The share of diesel vehicles among new car registrations in the EU decreased from a peak of 55% in 2011 to 49% in 2016. Recent data indicate that diesel shares continued to fall in 2017 and early 2018. Because diesel technology was thought to have a key role in the EU's overall strategy for reducing CO2 emissions from passenger vehicles—diesel engines historically possessed a number of efficiency advantages over gasoline engines, and diesel vehicles generally consume less fuel than comparable gasoline vehicles, though for various reasons CO2 emissions from diesel engines are not lower in the same proportion—the question arises whether this trend will affect Europe's ability to meet its climate targets.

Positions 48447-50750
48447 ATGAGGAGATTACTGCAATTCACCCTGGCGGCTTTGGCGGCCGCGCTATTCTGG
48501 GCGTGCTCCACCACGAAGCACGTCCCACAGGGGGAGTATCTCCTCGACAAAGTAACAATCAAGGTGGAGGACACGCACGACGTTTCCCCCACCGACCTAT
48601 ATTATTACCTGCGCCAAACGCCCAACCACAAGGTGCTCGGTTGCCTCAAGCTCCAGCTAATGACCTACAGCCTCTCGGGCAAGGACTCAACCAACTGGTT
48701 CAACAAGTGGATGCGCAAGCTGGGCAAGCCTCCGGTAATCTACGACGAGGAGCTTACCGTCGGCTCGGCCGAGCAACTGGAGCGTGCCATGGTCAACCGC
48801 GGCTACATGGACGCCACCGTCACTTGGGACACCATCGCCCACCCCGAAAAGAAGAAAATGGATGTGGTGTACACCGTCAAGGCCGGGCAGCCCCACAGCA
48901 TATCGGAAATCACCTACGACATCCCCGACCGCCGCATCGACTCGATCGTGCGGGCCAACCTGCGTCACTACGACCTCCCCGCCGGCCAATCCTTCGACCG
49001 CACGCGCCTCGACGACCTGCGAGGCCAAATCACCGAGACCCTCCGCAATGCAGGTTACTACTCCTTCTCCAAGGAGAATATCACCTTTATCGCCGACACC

This briefing summarizes the reasons why diesel's decline does not put EU CO2 targets out of reach. As demand for diesel passenger cars in Europe wanes, manufacturers have numerous lower-cost pathways to meet the EU CO2 targets. In terms of efficiency, gasoline engines have gained ground against diesel engines thanks to a suite of efficiency technologies, a trend that will continue, and the growth of competing technologies—hybrids and electric vehicles—further changes the picture. In summary, a decline in diesel shares down to 15% in 2025 would not interfere with meeting EU CO2 standards and would actually decrease costs of meeting CO2 standards.